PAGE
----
Want to Add Muscle? You Need to Eat Enough Food! - The UltimateFatBurner Blog

Want to Add Muscle? You Need to Eat Enough Food!

I moderate two private fitness forums: “Fat Loss Revealed” and “Bodybuilding Revealed.”  These names are pretty self-explanatory…the first forum is dedicated to fat loss, while the second is concerned with building muscle.  

Not surprisingly, the majority of the members on the “Bodybuilding Revealed” forum are male.  Nonetheless, we have female members too – which is a great thing, in my view…I wish there were more.  However, one thing that I find odd – and kinda scary, to be honest – is the number of female members who are shocked when they learn they need to eat more than 1500 – 1600 calories/day to add muscle.  I’ve fielded queries from women who’ve used the “Calorie Planner” on the site, who are dumbfounded by numbers as low as 1900 – 2000 calories.  They’re afraid they’re going to get fat on that – I kid you not.

These posts make me wanna bang my head on my keyboard.  From my perspective, those numbers are barely enough to maintain my lean weight, let alone add to it.  To add mass, I’ve gone on gaining cycles where I had to eat up to 3000 calories/day!!!  And I’m not particularly young, large, or active outside of my workouts, either.  But that was what I needed to eat, in order to a) fuel my workouts; b) facilitate my in-between workout recovery; and c) have enough left over for the creation of new muscle tissue.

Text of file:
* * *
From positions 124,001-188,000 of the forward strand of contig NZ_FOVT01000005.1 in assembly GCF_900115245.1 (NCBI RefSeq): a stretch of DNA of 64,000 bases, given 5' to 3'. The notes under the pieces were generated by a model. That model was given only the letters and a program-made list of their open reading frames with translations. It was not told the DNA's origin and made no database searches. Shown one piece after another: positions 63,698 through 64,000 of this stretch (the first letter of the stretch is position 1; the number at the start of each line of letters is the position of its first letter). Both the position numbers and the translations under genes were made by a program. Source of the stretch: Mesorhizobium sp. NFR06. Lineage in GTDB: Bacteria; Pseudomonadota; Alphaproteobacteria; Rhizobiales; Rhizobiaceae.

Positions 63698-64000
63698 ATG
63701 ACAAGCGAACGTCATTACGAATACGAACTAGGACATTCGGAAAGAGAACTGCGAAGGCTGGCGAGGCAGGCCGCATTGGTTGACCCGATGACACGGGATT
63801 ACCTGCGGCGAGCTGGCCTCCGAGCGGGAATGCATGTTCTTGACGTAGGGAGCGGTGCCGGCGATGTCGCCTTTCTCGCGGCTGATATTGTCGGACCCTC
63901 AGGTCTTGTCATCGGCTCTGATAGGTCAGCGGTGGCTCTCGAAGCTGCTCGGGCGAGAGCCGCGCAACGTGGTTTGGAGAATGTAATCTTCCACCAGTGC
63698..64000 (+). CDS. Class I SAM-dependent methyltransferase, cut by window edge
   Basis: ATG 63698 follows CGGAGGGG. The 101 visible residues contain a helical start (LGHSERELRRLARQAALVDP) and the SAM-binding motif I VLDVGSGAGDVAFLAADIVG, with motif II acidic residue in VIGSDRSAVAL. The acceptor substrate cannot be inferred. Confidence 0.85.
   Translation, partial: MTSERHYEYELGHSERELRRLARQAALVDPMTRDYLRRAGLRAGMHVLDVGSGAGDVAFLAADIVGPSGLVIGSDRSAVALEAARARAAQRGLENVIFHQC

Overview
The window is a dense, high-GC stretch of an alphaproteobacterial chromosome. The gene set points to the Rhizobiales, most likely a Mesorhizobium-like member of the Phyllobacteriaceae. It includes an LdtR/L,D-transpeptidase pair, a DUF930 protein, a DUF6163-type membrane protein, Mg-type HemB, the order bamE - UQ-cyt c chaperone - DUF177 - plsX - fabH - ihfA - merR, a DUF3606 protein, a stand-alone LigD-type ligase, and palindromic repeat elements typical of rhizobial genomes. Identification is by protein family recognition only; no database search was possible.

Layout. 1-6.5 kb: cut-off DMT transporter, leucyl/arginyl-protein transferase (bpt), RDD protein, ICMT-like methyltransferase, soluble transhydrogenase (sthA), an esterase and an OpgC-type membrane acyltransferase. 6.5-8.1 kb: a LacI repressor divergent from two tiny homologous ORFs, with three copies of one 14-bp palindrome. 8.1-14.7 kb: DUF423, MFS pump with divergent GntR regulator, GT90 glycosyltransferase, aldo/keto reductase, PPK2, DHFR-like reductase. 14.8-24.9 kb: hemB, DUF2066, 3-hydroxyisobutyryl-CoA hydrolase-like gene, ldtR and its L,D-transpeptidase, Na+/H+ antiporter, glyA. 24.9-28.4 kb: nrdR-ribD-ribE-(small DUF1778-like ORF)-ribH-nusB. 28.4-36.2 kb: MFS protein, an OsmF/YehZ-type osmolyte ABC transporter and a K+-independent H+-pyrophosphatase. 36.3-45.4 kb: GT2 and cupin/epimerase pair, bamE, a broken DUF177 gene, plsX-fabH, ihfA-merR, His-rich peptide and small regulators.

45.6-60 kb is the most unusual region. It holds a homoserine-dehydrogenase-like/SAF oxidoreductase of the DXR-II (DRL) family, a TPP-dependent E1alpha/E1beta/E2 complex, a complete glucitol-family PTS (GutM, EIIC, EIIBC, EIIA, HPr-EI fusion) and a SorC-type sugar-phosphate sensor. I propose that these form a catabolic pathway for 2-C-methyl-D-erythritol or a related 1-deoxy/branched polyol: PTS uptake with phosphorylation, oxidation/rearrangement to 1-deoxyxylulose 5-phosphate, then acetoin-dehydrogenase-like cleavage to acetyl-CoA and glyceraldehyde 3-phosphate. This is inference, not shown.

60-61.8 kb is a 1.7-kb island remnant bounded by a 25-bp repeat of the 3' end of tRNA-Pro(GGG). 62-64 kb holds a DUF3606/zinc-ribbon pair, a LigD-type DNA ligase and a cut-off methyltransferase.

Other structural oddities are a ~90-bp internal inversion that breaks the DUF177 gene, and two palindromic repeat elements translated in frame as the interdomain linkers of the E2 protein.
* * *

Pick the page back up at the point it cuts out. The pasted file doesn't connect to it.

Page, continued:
Now the actual number of calories it takes to gain muscle will naturally vary between individuals, but my experience highlights a crucial fact: you can’t make something out of nothing.  It takes more than just moving weights around to build muscle.  Weight lifting provides the stimulus for muscle growth: but it’s your food intake that will determine how well your body responds.  All the “building materials” – including sufficient energy (i.e., calories) have to be there, or it’s a no-go. 

Fat loss is a critical part of any program designed to get you “lean and mean” – but you can’t live in perpetual fat loss mode, and expect to develop a hard body.   

Author: elissa

Elissa is a former research associate with the University of California at Davis, and the author/co-author of over a dozen articles published in scientific journals. Currently a freelance writer and researcher, Elissa brings her multidisciplinary education and training to her writing on nutrition and supplements.

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